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California’s Chula Vista police launch 1,000th drone, make 130 arrests

by Michael Willougby

Police in California’s Chula Vista city have launched 1,000 drone flights in a year resulting in 130 arrests according to a report from the San Diego Tribune.

The idea behind the drone program 244,000-inhabitant town in the San Diego region of California. is to give authorities a real-time look at a scene minutes before police officers can arrive, the Tribune says.

“Drones can follow a fleeing suspect, catch footage of someone tossing evidence or witness a person wielding a weapon. That eye-in-the-sky view allows police to figure out precisely where to go, and what tactics and resources to use.

“Chula Vista police posted a highlight video on YouTube, showing off some of what their drones have done. It includes footage from a drone trailing a woman in a car, as she followed her motorcycle-riding boyfriend and eventually knocked him off the bike. It also includes footage of a fleeing burglary suspect who fell into a pool as officers closed in.

“The drones are part of a test program run by the Federal Aviation Administration. Last year, the city of San Diego partnered with others in the region — including Chula Vista police — to secure one of 10 coveted spots in the pilot program,” says the report.

“The goal of the program is to figure out how to safely integrate drones into national airspace. The Chula Vista Police Department is the only law enforcement agency in the pilot program,” the Tribune says.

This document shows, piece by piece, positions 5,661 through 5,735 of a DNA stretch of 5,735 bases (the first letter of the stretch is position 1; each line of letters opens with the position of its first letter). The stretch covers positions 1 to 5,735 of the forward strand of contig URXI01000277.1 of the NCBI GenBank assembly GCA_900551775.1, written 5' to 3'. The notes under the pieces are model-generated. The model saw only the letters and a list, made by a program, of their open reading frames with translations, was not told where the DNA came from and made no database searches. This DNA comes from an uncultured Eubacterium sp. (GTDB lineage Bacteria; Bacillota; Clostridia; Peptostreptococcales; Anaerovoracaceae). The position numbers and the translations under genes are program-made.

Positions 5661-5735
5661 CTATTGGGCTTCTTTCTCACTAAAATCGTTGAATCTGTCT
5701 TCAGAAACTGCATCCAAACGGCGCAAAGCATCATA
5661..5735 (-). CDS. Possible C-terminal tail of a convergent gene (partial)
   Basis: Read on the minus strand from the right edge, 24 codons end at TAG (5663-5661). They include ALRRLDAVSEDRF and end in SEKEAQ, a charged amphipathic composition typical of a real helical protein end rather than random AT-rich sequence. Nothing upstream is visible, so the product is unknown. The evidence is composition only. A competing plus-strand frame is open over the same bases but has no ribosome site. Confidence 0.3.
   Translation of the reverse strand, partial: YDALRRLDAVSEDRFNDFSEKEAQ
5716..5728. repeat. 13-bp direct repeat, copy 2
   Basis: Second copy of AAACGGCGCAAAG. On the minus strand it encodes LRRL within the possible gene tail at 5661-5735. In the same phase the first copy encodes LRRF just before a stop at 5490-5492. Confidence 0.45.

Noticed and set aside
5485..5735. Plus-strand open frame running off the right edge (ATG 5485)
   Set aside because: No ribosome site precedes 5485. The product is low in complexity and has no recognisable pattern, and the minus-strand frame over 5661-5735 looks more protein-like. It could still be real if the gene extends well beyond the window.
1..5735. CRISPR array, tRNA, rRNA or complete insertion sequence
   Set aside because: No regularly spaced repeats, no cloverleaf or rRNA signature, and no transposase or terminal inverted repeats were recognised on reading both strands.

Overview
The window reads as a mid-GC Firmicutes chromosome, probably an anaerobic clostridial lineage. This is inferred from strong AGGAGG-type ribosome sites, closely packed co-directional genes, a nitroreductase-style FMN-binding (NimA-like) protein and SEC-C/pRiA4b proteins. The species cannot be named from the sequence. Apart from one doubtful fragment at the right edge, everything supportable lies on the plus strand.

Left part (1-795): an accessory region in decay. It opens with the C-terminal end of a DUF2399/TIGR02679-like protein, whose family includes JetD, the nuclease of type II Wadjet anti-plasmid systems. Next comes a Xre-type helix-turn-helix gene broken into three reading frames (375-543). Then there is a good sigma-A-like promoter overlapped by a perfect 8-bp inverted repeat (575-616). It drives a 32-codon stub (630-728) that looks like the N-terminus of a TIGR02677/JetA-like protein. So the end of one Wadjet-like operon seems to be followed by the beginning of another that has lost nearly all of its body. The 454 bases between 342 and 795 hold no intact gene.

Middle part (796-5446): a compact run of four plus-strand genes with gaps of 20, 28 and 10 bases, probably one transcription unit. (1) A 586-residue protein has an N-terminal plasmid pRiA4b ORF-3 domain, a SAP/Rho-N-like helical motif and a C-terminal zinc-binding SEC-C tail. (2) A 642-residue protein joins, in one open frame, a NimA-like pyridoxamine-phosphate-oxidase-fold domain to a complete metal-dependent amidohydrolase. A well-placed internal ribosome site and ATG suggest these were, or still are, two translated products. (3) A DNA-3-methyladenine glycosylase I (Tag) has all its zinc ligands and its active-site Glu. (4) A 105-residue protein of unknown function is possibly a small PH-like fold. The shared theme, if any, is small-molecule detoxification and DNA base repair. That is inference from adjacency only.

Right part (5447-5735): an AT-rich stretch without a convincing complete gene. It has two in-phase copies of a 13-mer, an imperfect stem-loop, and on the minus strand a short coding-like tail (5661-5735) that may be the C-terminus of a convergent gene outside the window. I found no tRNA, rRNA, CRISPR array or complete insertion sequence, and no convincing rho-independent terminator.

“We are incredibly proud of the programme, because we think we have developed a new paradigm in policing,” Capt. Vern Sallee told the newspaper. “I think you are only going to see drone use expand.”

“Starting last October, Chula Vista began its program with baby steps. It used drones only on calls within a mile of the police station. That range has since increased.

“For now, the police drones only fly Monday through Thursday. The department wants to increase that to everyday use,” according to the report.

The title went on to lay out some facts about the programme:

  • Drones can arrive on scene in an average of about two minutes, while it takes a patrol unit an average of 6 minutes, 12 seconds;
  • The FAA is allowing Chula Vista police to fly the drone farther than the operator can physically see it. Thus far, the longest flight from the station was 3 nautical miles (nearly 3.5 miles);
  • Drones can cover about a third of the city, in terms of geography. But that third of the city — essentially the densely populated west side — is where about 70 percent of the calls for service come from;
  • The department started with two drones but now has four; and,
    Initially there was one remote launch site; now there are two.
  • Chula Vista police operate a webpage about the drone testing program, and it includes continually updated numbers about how drones are used.

Additionally, drones were most often used — 37.6 percent of the time — for calls reporting a disturbance. The second most common call — at 18.6 percent — that drones respond to are domestic violence reports.

IMAGE: Eduardo Contreras / San Diego Union-Tribune

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